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Energy Answers lands EQB final permit for Arecibo plant

Artist rendering of the the proposed Puerto Rico Resource and Renewable Energy Project in Arecibo.

Artist rendering of the the proposed Puerto Rico Resource and Renewable Energy Project in Arecibo.

More than three years after first proposing the construction of a $750 million Resource Recovery Facility — or waste-to-energy — plant in Arecibo, Albany, NY-based Energy Answers confirmed Thursday that the Puerto Rico Environmental Quality Board of Puerto Rico granted the Air Quality Location and Construction Final Permit needed to move forward with the project.

Energy Answers vice-president and project manager, Mark J. Green, described the final determination of the Board as a great achievement for the company and project development team, which occurs after an extensive and responsible analysis by this agency.

“The Environmental Quality Board permit comes after a rigorous and thorough scientific analysis, which included extensive public participation and evaluation by the agency’s technical staff and personal inspection of other similar facilities in the United States,” said Green.

The EQB’s permit follows the issuance of the final federal Environmental Protection Agency air permit granted earlier this year.

“With the final EPA air permit, and now the final EQB permit, it is confirmed, without doubt, that this operation is safe for Puerto Rico, protects human health and the environment and complies with all applicable local and federal regulations. Additionally, the project is now one step closer to creating extensive employment opportunities in the Arecibo region and generating economic activity that will benefit many sectors of the community”, said Green.

The Resource Recovery Facility proposed by Energy Answers has the capacity to process approximately 2,100 tons of municipal solid waste per day and produce approximately 80 megawatts of alternative renewable energy.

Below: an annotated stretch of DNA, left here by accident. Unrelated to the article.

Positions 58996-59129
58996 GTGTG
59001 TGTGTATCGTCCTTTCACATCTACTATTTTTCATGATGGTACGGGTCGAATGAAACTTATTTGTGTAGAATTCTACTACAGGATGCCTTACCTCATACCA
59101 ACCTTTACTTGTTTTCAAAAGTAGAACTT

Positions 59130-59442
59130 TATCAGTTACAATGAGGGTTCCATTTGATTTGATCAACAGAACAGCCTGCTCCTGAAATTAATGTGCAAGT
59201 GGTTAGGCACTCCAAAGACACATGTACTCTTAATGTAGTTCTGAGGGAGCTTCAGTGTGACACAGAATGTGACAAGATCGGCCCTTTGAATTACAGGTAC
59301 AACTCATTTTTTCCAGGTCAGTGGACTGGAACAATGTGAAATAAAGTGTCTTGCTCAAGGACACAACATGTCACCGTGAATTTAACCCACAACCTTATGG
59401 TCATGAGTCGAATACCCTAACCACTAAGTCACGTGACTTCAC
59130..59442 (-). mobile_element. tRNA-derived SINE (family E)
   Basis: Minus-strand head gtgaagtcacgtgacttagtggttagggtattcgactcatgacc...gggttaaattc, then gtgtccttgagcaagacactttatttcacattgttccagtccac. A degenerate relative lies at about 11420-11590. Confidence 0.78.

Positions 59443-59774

The project represents the creation of more than 4,000 direct jobs over the course of the 36-month construction process, and once in operation, the creation of 150 full-time direct green jobs. In addition, this combined economic activity will generate opportunities for thousands of indirect and induced jobs and for the acquisition of goods and services from within the region.

The project first proposed in 2011 has seen its share of setbacks, most notably losing needed waste stream and the water supplies essential for the plant’s operation, which were secured under the Gov. Luis Fortuño administration, but reverted under the current government.

Meanwhile, opposition to the project, which began with a Coalition of Organizations Against the Incinerator, has broadened to include a wide cross-section of Puerto Rican society. Opponents include the Sierra Club and Arecibo Basura Cero (Zero Garbage), the Mayors Association, the Mayors Federation, the Puerto Rico College of Physicians and Medical Doctors, and cattle farmers from the island’s north coast.

For a comprehensive look at the plant’s track record thus far, please click here.

Author Details
Author Details
Business reporter with 29 years of experience writing for weekly and daily newspapers, as well as trade publications in Puerto Rico. My list of former employers includes Caribbean Business, The San Juan Star, and the Puerto Rico Daily Sun, among others. My areas of expertise include telecommunications, technology, retail, agriculture, tourism, banking and most other segments of Puerto Rico’s economy.

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